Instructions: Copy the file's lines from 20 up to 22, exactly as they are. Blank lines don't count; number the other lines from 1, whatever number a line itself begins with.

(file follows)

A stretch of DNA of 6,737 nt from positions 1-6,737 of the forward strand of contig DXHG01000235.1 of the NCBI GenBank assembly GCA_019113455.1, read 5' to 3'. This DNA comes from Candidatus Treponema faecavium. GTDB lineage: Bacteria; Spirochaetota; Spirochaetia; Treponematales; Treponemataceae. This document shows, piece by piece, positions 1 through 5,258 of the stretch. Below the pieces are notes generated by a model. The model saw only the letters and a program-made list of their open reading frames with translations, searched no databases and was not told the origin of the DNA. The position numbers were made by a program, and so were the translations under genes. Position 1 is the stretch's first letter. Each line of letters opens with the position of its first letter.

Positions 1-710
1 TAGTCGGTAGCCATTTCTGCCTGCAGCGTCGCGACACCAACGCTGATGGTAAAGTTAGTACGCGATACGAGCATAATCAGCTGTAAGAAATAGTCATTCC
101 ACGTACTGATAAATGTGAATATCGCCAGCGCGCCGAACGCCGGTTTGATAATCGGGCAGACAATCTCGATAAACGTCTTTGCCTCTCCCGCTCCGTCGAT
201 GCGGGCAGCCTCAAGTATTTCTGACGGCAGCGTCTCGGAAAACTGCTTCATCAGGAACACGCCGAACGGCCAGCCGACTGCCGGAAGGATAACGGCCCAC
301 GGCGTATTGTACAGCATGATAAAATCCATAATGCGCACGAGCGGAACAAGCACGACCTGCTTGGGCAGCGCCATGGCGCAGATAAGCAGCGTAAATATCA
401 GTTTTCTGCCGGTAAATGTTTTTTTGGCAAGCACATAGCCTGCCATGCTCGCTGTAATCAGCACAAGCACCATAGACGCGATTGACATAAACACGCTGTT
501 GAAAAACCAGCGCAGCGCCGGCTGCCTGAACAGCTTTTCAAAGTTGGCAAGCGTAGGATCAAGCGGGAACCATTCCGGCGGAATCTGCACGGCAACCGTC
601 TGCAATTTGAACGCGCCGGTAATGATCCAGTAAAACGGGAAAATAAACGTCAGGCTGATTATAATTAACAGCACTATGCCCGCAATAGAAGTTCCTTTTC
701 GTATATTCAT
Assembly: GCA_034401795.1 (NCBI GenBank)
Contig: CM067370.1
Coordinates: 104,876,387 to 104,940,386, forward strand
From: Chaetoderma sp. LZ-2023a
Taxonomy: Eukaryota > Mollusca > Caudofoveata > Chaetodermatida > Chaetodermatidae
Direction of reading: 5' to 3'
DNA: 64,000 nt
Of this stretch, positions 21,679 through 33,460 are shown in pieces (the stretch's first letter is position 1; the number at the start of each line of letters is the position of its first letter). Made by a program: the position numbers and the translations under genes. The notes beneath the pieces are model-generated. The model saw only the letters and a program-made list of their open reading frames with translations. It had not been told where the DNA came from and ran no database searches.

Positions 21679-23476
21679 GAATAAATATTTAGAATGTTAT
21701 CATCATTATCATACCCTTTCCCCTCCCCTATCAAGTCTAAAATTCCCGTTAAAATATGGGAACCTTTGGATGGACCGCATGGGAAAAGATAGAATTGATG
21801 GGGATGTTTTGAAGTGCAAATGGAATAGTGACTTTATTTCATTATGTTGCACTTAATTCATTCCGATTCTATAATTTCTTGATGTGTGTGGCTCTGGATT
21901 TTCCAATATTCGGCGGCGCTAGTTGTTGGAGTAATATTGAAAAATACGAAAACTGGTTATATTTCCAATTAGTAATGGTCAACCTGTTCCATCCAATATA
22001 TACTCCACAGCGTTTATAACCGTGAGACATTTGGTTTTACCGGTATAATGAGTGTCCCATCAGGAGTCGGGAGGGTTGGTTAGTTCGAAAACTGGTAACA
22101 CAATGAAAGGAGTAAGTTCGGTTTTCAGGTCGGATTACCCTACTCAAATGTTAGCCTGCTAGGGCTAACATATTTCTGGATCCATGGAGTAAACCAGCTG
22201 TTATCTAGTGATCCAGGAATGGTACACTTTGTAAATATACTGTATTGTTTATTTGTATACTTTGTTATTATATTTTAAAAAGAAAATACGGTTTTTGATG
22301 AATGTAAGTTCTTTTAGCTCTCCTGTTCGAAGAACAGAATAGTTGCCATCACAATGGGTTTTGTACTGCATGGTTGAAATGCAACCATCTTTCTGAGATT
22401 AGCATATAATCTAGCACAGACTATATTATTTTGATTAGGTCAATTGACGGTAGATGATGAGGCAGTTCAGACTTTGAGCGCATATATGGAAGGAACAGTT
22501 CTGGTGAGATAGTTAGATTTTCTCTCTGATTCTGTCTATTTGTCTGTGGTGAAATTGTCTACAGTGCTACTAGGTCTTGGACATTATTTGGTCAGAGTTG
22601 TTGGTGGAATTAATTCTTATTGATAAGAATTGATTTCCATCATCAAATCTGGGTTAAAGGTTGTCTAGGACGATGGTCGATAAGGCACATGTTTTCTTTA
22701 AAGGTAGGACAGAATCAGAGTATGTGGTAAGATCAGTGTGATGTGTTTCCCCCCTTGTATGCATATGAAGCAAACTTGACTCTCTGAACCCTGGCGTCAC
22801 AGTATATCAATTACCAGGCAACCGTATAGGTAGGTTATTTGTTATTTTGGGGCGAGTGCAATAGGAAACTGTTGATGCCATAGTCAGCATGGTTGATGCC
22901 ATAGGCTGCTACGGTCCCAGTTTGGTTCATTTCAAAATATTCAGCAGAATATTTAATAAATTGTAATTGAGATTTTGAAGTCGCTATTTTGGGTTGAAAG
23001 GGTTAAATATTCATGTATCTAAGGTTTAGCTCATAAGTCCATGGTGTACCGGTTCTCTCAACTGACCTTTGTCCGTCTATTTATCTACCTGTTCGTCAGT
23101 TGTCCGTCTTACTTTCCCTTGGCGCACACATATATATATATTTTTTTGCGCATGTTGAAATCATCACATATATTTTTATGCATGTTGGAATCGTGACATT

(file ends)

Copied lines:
21679 GAATAAATATTTAGAATGTTAT
21701 CATCATTATCATACCCTTTCCCCTCCCCTATCAAGTCTAAAATTCCCGTTAAAATATGGGAACCTTTGGATGGACCGCATGGGAAAAGATAGAATTGATG
21801 GGGATGTTTTGAAGTGCAAATGGAATAGTGACTTTATTTCATTATGTTGCACTTAATTCATTCCGATTCTATAATTTCTTGATGTGTGTGGCTCTGGATT